Hiking under the hot New Zealand sun isn’t always easy, but I made the most of it and regularly stopped for a swim in the glittering clear waters or to relax under a shady palm tree for a nap.

This is the perfect way to spend your vacation days.

More than that, however, hiking the Queen Charlotte Track gave me a chance to step back from the fast-paced life most of us live today and actually breathe.

With limited cell phone reception, hiking a trail like this allows you to unplug, disconnect and spend some time with your thoughts.

That’s such an important part of staying grounded and healthy, and it’s something that too many people go without.

I love to hike solo for exactly this reason.

I get the chance to check in with myself and challenge myself.

I love discovering what I’m capable of and learning that I can depend on myself no matter what situation I’m in.

If you’re not up for solo hiking, it’s great to bring a friend (or several!) on a hike like the Queen Charlotte Track.

Think about what you want to achieve from this hike, and as we like to say: “Hike your own Hike!”.

While I chose to hike this trail alone, I know that there’s a wonderful, different kind of magic in sharing the adventure with someone.

So, the adventure awaits! No matter what kind of hiker you are, this hike has something for everyone to enjoy.

Who knows, you might even see me out there on the trail because the Queen Charlotte Track hasn’t seen the last of me yet!


I hope you’re as excited about setting off on this adventure as I was, but remember that before you can hit the trail, you need to do some planning and think about your equipment.

I’ve spent a lot of time refining my packing list, and I like to travel very minimally, but if you’re having your pack transported between accommodations each day, you don’t have to be so careful.

For the Queen Charlotte Track, here are some essential things to consider.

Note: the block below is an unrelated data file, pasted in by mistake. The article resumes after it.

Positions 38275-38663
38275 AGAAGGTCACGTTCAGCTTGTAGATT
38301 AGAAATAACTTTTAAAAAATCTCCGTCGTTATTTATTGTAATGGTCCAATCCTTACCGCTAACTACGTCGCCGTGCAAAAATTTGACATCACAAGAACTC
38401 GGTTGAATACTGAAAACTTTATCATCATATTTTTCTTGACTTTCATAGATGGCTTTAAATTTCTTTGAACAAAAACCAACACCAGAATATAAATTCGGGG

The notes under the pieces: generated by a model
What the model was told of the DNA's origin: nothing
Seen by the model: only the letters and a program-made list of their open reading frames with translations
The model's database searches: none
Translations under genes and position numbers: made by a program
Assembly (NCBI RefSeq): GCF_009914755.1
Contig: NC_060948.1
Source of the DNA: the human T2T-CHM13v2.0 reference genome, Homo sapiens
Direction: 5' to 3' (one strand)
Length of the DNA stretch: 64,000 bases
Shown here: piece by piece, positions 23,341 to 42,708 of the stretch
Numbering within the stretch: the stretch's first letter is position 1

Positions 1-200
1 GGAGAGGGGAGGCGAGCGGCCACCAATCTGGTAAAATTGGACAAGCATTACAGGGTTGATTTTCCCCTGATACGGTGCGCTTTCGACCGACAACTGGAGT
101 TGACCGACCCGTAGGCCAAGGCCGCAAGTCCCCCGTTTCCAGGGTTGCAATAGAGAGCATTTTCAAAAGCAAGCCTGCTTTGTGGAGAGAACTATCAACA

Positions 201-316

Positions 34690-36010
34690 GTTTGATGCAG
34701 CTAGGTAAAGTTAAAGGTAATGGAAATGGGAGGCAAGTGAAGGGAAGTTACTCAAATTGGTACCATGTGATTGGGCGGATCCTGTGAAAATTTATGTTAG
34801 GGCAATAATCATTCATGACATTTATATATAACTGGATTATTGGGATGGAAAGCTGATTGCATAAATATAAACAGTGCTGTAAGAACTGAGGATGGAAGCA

While a lot of the Great Walks in New Zealand are free to hike, you do need to pay a fee to use part of the Queen Charlotte Track.

Because parts of the track cross privately owned land, you’ll need to purchase the QCTLC Pass (Queen Charlotte Track Land Cooperative Pass) to cross the land between Camp Bay and Anakiwi.

The QCTLC Pass costs $12 per day or $25 for up to five days. You can buy this online, at the Picton Information Center, or from the office when you book your Meretoto Ferry.

Getting to the Track

As I’ve mentioned, the start of this hike is only accessible by boat. When it’s time to set off on your Queen Charlotte Track journey, you’ll need to board one of the ferries leaving from Picton to Meretoto.

The boats leave several times daily, and you can book online or at the ticket office. I recommend using either Beachcomber Cruises or Cougar Line to get to the start of the hike.

If you’re planning only to do several of the stages above, don’t worry, you can easily arrange that with your ferry company.

You can start at Endeavour Inlet, Camp Bay or even Torea Bay.

You can also arrange to get picked up from one of those points if you don’t plan to hike all the way to Anakiwa.


There are many different accommodation options along this trail.

I opted to bring my tent and stayed at the campsites managed by the Department of Conservation (“DOC”).

These campgrounds are basic but well-maintained, with rainwater tanks and toilets and are cheap to stay in.

If you like the sound of a comfortable bed at the end of each day, the Queen Charlotte Walkway caters to all kinds of hikers, and you’ll easily be able to find something to suit your needs.

There are private B&B style accommodations dotted along the track, and there are also bigger, more luxurious options such as Furneaux Lodge and Punga Cove Resort.

What To Pack

Shoes and Clothing

Having the right shoes for this hike is a must. You’ll need hiking boots or trail-running shoes to have a good grip underfoot.

It’s not a technically challenging trail, but there’s a lot of undulation and you want to be comfortable while hiking.

Make sure you’ve broken in your shoes before you start too; there’s nothing worse than getting the “new-shoe blisters” at the start of a multi-day hike.